But when you get down to it - and as psychotherapists I think we really do need to get down to it - pretty well all the powers and resources by means of which we are able to gain a purchase on the world are not at all the result of internal moral virtues, but of material advantages which have in one form or another been wrested (not necessarily by the individual him or herself, of course) from the outside world, and often at the expense of others.
So long as psychotherapists dealt with a relatively uniform social grouping of the middle class, the affluent and the intellectual avant garde, the importance of material powers and resources could escape more or less unnoticed. But when we became involved in the provision of psychotherapy within a public health service, we were faced with a very different situation, and it was then, I think, that we began to become more uneasily aware that the fruits of insight might not be so abundant as we had supposed. And as, during the last fifteen or twenty years, what little in the way of powers and resources which had been available at the less privileged base of our social pyramid has been systematically stripped from its occupants and re-distributed to those higher up its structure, the need to understand what makes it possible for people to act upon their circumstances and their fate becomes really pressing.
One would hardly have thought it possible for us to avoid any longer recognition that what ails people are precisely the 'circumstances and events' of their lives that Freud put his finger on almost exactly one hundred years ago. And having at last accepted that this is so, one might have thought, we would by now be turning our attention to trying to do something about the 'common unhappiness' our social environment gives rise to by attacking its causes in that environment.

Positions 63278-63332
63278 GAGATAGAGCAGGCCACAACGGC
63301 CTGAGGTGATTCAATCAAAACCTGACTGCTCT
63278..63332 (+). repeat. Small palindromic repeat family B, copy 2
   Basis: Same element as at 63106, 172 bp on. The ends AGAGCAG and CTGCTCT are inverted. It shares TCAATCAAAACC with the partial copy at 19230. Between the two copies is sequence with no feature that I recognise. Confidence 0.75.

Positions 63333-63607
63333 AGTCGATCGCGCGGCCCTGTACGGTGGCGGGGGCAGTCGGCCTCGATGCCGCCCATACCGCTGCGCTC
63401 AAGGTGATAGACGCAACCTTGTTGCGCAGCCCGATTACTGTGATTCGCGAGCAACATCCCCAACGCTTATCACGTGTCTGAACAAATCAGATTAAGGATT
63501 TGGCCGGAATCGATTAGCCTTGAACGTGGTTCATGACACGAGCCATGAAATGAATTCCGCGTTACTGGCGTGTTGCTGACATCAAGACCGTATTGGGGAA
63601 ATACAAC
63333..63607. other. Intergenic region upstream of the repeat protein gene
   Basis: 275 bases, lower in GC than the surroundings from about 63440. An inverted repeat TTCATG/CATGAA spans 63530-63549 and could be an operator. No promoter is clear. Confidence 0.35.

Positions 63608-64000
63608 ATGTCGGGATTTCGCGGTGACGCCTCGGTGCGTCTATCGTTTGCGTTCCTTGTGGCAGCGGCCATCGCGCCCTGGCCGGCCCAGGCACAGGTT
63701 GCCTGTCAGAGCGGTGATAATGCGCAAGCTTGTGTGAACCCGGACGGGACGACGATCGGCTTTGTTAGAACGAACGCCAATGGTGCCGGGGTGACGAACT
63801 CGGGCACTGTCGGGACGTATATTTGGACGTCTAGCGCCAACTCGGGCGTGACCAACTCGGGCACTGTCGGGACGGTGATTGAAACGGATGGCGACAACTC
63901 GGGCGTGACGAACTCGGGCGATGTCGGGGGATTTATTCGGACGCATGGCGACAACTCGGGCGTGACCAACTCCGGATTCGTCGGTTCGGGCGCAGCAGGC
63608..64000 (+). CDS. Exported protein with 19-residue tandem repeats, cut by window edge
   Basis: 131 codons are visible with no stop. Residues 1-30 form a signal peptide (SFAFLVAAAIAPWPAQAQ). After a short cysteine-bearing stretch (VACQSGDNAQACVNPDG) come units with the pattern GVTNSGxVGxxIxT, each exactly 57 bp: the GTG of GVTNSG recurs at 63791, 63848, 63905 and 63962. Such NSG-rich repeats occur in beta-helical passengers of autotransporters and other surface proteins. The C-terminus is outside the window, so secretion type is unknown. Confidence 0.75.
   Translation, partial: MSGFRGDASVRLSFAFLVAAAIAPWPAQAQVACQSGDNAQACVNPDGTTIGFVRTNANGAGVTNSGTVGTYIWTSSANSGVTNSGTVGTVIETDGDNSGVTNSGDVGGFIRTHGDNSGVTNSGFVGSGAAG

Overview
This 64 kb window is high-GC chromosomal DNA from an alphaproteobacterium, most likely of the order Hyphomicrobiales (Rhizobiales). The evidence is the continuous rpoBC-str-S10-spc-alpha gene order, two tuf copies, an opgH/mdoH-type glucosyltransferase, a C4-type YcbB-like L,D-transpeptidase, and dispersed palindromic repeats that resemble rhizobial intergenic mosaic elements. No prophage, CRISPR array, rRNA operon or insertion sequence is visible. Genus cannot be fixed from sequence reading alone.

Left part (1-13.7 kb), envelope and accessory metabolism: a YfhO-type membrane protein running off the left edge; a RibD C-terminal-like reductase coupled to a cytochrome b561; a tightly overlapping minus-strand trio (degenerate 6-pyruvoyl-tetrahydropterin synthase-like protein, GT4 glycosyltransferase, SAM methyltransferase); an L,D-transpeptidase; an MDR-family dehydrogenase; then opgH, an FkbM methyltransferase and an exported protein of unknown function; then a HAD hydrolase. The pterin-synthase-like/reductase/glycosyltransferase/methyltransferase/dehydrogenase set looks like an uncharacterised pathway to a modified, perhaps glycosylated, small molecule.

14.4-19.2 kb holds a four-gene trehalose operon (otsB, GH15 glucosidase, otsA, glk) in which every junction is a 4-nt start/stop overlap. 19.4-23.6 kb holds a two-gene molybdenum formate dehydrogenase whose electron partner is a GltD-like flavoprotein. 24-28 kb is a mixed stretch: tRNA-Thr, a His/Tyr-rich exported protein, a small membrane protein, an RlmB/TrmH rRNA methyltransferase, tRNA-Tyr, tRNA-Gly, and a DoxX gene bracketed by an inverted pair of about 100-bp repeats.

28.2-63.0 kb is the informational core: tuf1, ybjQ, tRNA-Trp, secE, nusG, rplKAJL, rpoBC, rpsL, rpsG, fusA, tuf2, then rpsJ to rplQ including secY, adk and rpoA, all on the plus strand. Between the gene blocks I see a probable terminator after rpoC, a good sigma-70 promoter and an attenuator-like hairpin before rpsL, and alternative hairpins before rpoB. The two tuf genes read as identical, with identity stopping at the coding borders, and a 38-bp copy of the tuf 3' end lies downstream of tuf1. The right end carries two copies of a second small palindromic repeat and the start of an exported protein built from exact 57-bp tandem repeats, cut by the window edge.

Sadly, however, that still doesn't seem to be happening, except here and there on the periphery of our discipline. Rather than seeing that the logic of our analysis of malign social environments as the cause of our clients' distress would be to focus our attention on what could be done about those environments, we appear to be retreating instead into a kind of psychotherapeutic 'theologism' which simply asserts the value of therapy and relies on a mystique of training and accreditation to justify procedures which verge in some cases on the frankly magical.
We construct complex edifices of self-justificatory rhetoric and set up procedures for professional protection and licensing whose dogmas we elaborate and defend with all the controlled authoritarian ferocity of the mediaeval church. We define orthodoxy and censure heresy with truly impressive confidence, and we battle for our corner of the market with a mixture of competitiveness and anxiety which we hide behind an aura of professional certainty.